By Chelsie Rimel

Attending a networking dinner or a formal banquet can be quite intimidating. Not only do you have to impress the host with your professional qualities but you also have to know the ins and outs of proper dining etiquette. As a college student whose diet consists mostly of pizza, frozen vegetables, and coffee, I’m not exactly accustomed to dining protocol. Luckily the Career Enrichment Network hosted an Etiquette Dinner at the Nittany Lion Inn on January 29th. I got to enjoy a delicious dinner but more importantly I learned invaluable information about how conduct myself in a professional business dinner setting. Never again will I fear which fork to choose for my salad. If you didn’t get to attend, here are my top five takeaways from the evening:

  1. Bread left, drinks right: Ever sit down at a table and wonder, “Which drink is mine?” Just make the gesture below with your hands and you’ll never encounter another awkward drink mix-up again. Notice that the left hand makes a ‘b’ and the right hand makes a ‘d.’ bd
  2. Butter each bite of bread: When you get a roll, don’t butter the whole thing immediately. Gently rip off a bite-sized piece and butter it before eating. Repeat.
  3. No used silverware on the table: Once you pick up a piece of silverware, it can never go back on the table. When you’re resting or finished, leave the silverware on your plate. For things that you may reuse- like a butter knife or an iced tea spoon- use the bread plate as resting place.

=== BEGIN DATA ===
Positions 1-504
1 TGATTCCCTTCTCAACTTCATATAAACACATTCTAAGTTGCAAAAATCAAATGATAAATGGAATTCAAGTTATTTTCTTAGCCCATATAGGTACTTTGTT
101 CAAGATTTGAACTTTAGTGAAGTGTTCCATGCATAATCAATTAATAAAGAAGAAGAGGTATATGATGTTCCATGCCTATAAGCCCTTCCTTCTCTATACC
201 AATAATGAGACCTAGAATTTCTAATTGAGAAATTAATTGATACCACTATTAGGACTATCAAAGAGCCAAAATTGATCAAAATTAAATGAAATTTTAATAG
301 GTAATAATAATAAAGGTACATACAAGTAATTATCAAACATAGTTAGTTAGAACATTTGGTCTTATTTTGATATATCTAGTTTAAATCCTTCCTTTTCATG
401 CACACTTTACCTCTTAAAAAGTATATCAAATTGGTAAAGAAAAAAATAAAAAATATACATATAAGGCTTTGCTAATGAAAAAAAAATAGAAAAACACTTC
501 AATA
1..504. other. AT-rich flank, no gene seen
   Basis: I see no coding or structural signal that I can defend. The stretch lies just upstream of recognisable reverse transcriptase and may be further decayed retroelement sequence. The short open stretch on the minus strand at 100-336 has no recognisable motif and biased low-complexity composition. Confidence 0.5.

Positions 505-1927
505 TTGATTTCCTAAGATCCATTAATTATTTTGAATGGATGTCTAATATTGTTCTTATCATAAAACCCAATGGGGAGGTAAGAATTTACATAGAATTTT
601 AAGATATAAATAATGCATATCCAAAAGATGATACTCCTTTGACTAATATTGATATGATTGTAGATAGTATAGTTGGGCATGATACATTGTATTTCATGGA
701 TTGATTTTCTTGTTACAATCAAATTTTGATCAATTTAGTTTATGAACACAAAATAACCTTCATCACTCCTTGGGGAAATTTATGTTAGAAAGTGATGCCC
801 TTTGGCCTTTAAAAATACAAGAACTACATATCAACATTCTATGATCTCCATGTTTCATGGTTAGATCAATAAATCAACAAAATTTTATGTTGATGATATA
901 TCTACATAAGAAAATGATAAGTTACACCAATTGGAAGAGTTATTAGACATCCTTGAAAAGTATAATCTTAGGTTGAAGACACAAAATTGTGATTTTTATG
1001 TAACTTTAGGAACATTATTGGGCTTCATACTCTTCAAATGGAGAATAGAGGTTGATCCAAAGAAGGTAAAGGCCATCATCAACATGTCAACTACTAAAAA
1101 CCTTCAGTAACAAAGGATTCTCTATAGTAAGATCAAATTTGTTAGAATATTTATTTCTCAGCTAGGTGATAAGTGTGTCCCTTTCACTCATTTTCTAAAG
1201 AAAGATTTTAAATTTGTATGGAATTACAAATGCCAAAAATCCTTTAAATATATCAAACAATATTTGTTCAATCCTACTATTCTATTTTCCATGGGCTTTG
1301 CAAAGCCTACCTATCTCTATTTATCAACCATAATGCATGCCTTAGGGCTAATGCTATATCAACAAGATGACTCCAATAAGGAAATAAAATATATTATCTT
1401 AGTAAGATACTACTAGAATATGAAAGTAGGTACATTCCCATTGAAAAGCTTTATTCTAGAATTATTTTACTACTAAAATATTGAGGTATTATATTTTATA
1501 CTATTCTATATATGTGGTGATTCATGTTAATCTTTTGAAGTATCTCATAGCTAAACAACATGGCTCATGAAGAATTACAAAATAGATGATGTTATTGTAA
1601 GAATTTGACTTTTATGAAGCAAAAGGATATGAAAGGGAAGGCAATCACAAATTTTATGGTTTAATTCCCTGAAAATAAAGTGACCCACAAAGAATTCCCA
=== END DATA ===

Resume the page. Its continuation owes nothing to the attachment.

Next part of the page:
4. Pass right: Rule of thumb, always pass things to your right. This includes salt and pepper, the breadbasket, sugar and sweeteners, etc. It’s a simple, yet important rule.
  5. Cutting meat is an art form: Who knew that there were so many different ways to cut a steak?! The proper American way is to cut with the fork in the left hand and the knife in the right hand. Before taking a bite you switch the utensils (so the knife is in the left hand and the fork is in the right hand). While it seems a little unnecessary to me this is the proper way to cut meat. If you’re left handed, I’m sorry.

The best way to remember these techniques is through practice. Next time you’re at Applebee’s pretend like you’re eating with royalty. It’s also fun to teach your roommates. Sad you missed out on this event? Remember to check your email and Network Symplicity account for more events regarding professional development.

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